- The Washington Times - Tuesday, January 5, 2010

Since it’s an ill wind that blows nobody good, even downwind from Umar Farouk Abdulmutallab and his deadly skivvies, we may owe a profound debt of gratitude to the Detroit underwear bomber.

He’s the instrument, maybe, of Barack Obama getting a little religion, and if so it’s not the stuff of Arabia, but real, heartfelt attitude-changing religion. The president has apparently decided that Islamic terror is real, and aimed straight at America. He’s even calling terror “terror” (just like George W. Bush).

This was no doubt difficult for the messiah from Hyde Park, who arrived in Washington persuaded that “terrorism” was a figment of George W.’s benighted imagination, that misunderstandings between America and the Muslim world were all the fault of America. A few apologies, a bended knee, a deep head-banging bow to an Arab king would demonstrate that Americans understand at last what chauvinist pigs and imperialist dogs those founding fathers really were — Englishmen all, with their ignorant ideas about American “exceptionalism” and the idea that free men bow to none but the Almighty.

The president upset a lot of Americans with his Absolutely Grand Amalgamated and Contrite Apology Tour of the Middle East, promising to pluck the tailfeathers of the American eagle and show Americans how to behave to the standards of the Old (and the Very Old) World. This naturally pleased his liberal cult, accustomed through the decades of blaming America first for everything bad. We gloomily concluded that Jimmy Carter is back in the White House.

Then Northwest Airlines Flight 253 began its final approach to Detroit’s Metropolitan Airport, and Umar Farouk Abdulmutallab reached into his underwear for the ultimate Islamist weapon, and proceeded to honor Allah in his own way. But the “system” — a system consisting of a courageous Dutchman and three airline stewardesses — worked. The plot was foiled, the Dutchman leaped into action, and the deadly BVDs were quickly subdued.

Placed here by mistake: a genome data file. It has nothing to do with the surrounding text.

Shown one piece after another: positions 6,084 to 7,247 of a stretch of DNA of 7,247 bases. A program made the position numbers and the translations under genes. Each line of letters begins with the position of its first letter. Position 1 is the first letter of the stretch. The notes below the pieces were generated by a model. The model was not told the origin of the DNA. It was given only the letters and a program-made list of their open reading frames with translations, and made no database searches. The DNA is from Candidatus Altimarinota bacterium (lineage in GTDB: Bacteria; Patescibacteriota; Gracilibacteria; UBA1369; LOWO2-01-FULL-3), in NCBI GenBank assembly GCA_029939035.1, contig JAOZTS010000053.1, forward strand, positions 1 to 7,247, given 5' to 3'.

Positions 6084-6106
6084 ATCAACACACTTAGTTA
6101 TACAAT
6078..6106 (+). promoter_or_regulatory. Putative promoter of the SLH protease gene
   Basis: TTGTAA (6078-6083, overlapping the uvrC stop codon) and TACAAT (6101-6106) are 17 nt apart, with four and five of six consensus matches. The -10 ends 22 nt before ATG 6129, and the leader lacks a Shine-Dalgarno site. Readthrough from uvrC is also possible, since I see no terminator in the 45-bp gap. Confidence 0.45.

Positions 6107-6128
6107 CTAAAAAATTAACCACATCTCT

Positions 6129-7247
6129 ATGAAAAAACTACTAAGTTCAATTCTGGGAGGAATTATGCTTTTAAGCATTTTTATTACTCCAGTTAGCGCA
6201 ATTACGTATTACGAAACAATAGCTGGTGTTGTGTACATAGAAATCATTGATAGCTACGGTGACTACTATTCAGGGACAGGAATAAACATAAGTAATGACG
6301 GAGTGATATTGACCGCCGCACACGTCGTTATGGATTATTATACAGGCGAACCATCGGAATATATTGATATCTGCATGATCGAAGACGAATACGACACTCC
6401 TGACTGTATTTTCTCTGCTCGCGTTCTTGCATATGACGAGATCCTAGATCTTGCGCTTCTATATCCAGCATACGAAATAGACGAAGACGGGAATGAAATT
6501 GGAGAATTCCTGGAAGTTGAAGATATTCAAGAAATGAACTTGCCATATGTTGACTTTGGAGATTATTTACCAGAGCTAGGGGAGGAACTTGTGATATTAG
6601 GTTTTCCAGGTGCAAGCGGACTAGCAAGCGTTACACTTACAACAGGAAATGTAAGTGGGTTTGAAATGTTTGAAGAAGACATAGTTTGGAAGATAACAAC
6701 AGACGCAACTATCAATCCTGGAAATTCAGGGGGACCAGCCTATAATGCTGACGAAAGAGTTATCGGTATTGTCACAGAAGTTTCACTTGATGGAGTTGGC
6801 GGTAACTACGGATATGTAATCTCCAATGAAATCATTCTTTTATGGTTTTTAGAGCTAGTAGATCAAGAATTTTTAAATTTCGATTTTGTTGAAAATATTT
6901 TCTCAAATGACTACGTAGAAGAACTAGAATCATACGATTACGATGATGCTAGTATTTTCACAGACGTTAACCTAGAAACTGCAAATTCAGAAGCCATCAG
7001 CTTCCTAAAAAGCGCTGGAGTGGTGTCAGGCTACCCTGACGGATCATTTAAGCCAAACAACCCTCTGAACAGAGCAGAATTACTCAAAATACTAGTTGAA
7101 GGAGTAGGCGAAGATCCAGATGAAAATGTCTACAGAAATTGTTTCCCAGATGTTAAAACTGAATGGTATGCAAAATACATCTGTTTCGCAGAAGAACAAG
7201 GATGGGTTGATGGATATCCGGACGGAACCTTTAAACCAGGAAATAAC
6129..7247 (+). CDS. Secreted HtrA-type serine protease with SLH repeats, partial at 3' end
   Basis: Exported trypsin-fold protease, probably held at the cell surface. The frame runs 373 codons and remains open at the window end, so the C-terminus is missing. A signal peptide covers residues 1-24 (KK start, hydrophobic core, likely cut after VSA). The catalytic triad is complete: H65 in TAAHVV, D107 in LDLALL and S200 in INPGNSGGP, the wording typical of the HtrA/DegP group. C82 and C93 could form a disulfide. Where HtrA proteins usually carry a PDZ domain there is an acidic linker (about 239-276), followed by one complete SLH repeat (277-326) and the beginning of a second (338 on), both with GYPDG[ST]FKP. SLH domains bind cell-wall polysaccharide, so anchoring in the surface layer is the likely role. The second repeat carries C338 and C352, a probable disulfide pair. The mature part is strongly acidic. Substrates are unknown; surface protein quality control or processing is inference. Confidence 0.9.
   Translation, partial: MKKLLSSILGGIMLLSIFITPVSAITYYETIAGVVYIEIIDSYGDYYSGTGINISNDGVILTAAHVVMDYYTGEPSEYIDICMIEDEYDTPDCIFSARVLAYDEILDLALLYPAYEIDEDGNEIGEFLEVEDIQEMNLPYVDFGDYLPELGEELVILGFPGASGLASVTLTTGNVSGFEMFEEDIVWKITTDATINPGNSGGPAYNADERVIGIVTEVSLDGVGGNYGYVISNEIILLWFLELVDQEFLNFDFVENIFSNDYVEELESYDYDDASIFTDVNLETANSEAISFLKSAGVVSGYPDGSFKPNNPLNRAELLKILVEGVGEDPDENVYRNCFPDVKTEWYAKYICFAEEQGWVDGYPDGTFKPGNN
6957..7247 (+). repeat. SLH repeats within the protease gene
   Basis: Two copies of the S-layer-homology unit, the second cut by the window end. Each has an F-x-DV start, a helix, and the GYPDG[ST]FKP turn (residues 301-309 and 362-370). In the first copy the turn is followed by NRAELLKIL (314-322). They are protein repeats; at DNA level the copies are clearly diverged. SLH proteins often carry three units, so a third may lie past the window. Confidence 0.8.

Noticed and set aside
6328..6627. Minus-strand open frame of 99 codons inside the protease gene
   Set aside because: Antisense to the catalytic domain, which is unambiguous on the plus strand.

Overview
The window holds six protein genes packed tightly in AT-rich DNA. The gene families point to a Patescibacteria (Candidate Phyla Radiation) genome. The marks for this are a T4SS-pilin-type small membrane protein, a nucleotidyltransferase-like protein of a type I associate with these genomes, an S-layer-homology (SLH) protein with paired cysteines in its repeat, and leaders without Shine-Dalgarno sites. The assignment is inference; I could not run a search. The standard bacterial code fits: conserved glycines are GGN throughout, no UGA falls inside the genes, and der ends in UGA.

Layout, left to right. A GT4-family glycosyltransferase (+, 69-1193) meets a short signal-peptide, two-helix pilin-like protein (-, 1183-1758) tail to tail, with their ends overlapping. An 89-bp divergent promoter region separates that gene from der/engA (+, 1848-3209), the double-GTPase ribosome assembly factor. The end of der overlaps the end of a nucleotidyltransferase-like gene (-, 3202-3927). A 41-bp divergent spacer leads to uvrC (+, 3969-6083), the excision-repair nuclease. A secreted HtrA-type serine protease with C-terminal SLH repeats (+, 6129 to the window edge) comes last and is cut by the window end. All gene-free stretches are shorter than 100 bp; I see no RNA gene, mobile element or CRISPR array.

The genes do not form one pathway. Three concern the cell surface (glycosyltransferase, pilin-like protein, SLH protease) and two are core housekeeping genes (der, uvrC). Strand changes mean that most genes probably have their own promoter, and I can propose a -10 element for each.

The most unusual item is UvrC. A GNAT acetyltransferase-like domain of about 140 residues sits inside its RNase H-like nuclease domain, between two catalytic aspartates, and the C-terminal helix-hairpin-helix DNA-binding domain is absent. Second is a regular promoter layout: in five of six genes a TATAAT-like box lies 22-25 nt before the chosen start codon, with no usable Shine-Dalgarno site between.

America cheered, but President Obama was his usual cool, detached, no-drama self. He interrupted his Hawaii vacation long enough only to promise that everything would be done to foil “alleged” misbehavior, and the “suspect,” whom the world had seen being subdued in a black and white photograph, would answer to civilian law. The flying Dutchman was the hero of the hour, but it’s not clear whether anyone read the terrorist his Miranda rights.

Over the next few hours, Mr. Obama was carefully squeamish when talking about the underwear bomber, prefacing his descriptions with the weasel words “alleged” and “suspect,” clothing him in the jargon of the police blotter. Mr. Obama, who understands the precise meanings of words, is not always so squeamish. He leaped quickly to denounce the Cambridge cop who arrested his friend Henry Louis Gates, and when outrage followed his decision to try the infamous Khalid Sheikh Mohammed as a civilian in New York, rather than as the enemy combatant he is, he and his attorney general, Eric Holder, promised that KSM would die after a fair trial. Judge Roy Bean was never more adamant that he would string up a horse thief west of the Pecos after the inconvenient but necessary ritual of “a fair trial.”

Presidents have never before been so reticent on occasions of national peril. FDR knew no better than to say it straight and plain in the wake of Pearl Harbor. He could have, but didn’t, tell Congress and the nation that “… yesterday, Dec. 7, 1941, a date that will live in controversial memory, the respected empire of Japan, following the dictates of Shinto, a religion of peace, allegedly attacked our naval base at Pearl Harbor …” Other revered figures of history offered no useful precedent, either. John Paul Jones, wreathed in smoke and fire on the deck of Bon Homme Richard, could have, but didn’t, rally his men with a cry that “I have not yet begun to see what kind of deal we can get.”

There were no apt examples from our friends across the sea. Winston Churchill could have, but didn’t, promise England in the grim summer of 1940 that “we shall negotiate on the seas and oceans, we shall parley to defend our island as long as there is no cost attached, we shall bargain on the beaches, we shall dicker on the landing grounds, we shall beg in the fields and streets, we shall make speeches in the hills — we shall never, ever, cease to seek better terms.”

Mr. Obama seems to have put a tentative foot on the sawdust trail that leads to redemption. He seems to understand what’s at stake, maybe, and has decided that more speechifying won’t stop the mad Muslim suspects who allegedly vow to kill us. We can always hope for change to believe in.

Wesley Pruden is editor emeritus of The Washington Times.

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